Saudi Arabia, the Arab world’s biggest economy, represents an “exceedingly” strong market for U.S. companies, Export-Import Bank Chairman Fred Hochberg said.
“Part of that has been driven by in this part of the world a diversification of economies,” Hochberg said in an interview yesterday in Riyadh. “We see a lot of opportunity here. U.S. companies haven’t been here sufficiently.”
The Saudi government has announced investment plans of more than $500 billion as the monarch tries to diversify the economy away from oil, which accounts for 90 percent of government revenue, and expand airports and build roads and rail lines. Saudi Arabia raised total spending in its budget by almost a fifth this year to $219 billion.
The Ex-Im Bank authorized in September a $5 billion loan to Sadara Chemical Co., a joint venture between Saudi Aramco and Dow Chemical Co. The credit for construction of the petrochemical complex in Jubail on the Persian Gulf boosted total Ex-Im Bank loans to the world’s largest exporter to $5.5 billion, or almost half of the $11.8 billion in loans authorized in 2012, according to the Washington-based bank’s annual report.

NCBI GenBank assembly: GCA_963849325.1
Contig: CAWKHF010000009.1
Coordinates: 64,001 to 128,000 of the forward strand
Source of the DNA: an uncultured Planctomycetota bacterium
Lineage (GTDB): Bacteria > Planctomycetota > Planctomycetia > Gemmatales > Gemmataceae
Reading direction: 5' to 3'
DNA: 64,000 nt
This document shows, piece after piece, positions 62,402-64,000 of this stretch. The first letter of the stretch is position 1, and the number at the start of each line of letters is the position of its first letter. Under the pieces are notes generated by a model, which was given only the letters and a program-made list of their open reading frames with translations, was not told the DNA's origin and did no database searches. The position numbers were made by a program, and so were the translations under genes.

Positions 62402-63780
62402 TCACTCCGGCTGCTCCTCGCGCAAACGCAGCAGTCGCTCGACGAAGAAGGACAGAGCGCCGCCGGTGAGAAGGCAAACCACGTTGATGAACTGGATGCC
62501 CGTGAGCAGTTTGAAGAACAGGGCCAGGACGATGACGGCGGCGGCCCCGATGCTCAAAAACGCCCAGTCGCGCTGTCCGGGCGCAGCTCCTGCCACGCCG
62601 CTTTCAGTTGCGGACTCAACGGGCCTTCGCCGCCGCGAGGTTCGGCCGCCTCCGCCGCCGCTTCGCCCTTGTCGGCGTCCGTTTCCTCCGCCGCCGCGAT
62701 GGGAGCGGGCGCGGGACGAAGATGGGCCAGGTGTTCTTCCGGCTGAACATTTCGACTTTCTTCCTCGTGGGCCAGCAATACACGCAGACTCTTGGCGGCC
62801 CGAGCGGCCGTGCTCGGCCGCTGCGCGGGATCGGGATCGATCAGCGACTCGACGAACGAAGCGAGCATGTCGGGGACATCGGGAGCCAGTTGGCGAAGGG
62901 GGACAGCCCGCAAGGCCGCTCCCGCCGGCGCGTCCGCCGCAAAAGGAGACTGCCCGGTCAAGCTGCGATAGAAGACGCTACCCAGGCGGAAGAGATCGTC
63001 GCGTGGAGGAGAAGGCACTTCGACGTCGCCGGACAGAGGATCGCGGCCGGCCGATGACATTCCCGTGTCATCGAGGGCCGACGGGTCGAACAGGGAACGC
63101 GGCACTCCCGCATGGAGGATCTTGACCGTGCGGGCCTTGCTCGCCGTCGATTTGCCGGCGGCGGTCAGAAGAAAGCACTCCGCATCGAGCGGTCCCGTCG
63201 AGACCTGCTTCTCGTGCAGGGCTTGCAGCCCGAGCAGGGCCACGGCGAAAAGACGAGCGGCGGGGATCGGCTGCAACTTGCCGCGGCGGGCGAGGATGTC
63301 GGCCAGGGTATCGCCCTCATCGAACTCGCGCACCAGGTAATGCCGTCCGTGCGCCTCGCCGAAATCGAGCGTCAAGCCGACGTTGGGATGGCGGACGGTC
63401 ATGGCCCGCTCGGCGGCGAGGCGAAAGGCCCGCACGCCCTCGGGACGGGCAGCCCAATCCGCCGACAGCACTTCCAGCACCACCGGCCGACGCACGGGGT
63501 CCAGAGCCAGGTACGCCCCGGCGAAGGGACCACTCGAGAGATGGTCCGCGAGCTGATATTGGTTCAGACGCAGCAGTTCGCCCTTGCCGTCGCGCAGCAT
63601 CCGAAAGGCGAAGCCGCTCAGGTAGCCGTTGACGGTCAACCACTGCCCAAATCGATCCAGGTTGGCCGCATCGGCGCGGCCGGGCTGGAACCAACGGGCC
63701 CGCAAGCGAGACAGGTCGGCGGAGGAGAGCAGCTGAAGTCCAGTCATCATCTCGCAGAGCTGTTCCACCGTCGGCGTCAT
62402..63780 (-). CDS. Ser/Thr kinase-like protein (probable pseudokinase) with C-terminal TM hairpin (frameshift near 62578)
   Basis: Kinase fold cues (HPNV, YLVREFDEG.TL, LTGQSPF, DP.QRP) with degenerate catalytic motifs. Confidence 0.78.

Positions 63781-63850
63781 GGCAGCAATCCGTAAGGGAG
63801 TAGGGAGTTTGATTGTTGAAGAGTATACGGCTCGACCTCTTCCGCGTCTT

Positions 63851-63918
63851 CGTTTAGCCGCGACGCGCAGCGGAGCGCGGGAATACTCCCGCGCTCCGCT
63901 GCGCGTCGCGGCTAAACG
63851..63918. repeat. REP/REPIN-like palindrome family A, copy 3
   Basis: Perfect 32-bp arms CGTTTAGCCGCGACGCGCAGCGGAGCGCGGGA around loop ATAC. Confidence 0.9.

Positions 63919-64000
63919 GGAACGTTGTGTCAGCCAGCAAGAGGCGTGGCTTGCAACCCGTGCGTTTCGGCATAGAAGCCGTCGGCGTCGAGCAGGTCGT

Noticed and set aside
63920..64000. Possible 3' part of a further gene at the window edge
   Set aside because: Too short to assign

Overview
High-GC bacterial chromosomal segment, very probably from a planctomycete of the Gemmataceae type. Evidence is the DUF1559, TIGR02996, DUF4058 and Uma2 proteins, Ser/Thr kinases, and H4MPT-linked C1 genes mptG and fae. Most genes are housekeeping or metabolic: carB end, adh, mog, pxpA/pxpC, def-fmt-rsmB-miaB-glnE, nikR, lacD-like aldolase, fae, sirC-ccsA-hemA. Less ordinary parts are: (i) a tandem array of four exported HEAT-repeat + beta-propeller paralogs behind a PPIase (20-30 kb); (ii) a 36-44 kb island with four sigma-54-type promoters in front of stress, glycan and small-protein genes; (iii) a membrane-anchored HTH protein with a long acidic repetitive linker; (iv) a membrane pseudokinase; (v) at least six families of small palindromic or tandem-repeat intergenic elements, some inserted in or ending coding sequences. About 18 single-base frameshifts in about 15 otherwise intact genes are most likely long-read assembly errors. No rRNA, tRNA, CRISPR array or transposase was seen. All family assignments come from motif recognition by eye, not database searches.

Power, water, rail and solar provide “opportunities” in Saudi Arabia that match “real U.S strengths,” Hochberg said. Ex-Im Band may provide additional financing to Saudi Electricity Corp. (SECO), the kingdom’s largest utility, he said.
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